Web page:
The widespread distribution of large editions of photographic prints was the promise of Talbot’s negative-positive process and its principal advantage over the contemporaneous French daguerreotype. In early 1844, in an effort to encourage the mass production of paper photographs, Talbot supported Nicolaas Henneman, his former valet, in the creation of the first photographic printing firm, situated in the town of Reading. It was there that prints for ‘The Pencil of Nature’ were produced.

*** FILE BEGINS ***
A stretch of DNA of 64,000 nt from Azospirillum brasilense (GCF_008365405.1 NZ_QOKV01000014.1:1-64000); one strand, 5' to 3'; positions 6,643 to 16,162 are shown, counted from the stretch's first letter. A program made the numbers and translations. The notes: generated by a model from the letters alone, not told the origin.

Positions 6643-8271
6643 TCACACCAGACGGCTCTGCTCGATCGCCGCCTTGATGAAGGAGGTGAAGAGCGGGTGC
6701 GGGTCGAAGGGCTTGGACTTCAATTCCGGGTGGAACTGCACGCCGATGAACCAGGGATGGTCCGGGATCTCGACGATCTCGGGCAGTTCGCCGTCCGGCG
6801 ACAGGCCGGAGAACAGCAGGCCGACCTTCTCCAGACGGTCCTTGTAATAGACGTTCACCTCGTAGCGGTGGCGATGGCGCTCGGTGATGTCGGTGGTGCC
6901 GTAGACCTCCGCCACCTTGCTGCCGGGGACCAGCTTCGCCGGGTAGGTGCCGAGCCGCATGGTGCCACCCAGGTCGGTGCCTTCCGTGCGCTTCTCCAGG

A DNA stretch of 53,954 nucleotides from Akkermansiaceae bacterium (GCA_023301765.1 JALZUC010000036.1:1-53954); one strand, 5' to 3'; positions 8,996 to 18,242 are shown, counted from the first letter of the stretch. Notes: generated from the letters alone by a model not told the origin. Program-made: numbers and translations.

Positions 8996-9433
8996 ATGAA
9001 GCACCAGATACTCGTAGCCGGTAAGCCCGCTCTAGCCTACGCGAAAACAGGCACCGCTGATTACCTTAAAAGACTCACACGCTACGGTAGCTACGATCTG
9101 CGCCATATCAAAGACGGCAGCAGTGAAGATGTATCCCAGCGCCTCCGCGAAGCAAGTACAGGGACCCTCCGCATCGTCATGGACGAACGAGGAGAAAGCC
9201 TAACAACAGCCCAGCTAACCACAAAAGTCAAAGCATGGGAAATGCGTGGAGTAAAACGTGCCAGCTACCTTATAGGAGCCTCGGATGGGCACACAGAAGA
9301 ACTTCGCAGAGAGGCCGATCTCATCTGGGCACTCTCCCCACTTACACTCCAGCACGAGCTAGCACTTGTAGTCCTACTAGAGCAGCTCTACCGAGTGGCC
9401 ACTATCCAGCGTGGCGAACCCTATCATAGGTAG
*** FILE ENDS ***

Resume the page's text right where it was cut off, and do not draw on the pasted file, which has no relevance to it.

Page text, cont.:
The activities of the Reading establishment are shown in this image: Talbot, operating the camera at the center, makes a portrait, while at the right Henneman photographs a sculpture of the Three Graces. Other employees copy an engraving, stand attentively with a second camera back-loaded with sensitized paper, attend the racks of glass frames in which negatives and photographic paper are sandwiched for printing in sunlight, and adjust a device likely intended to aid focusing.
Image courtesy: Metropolitan Museum of Art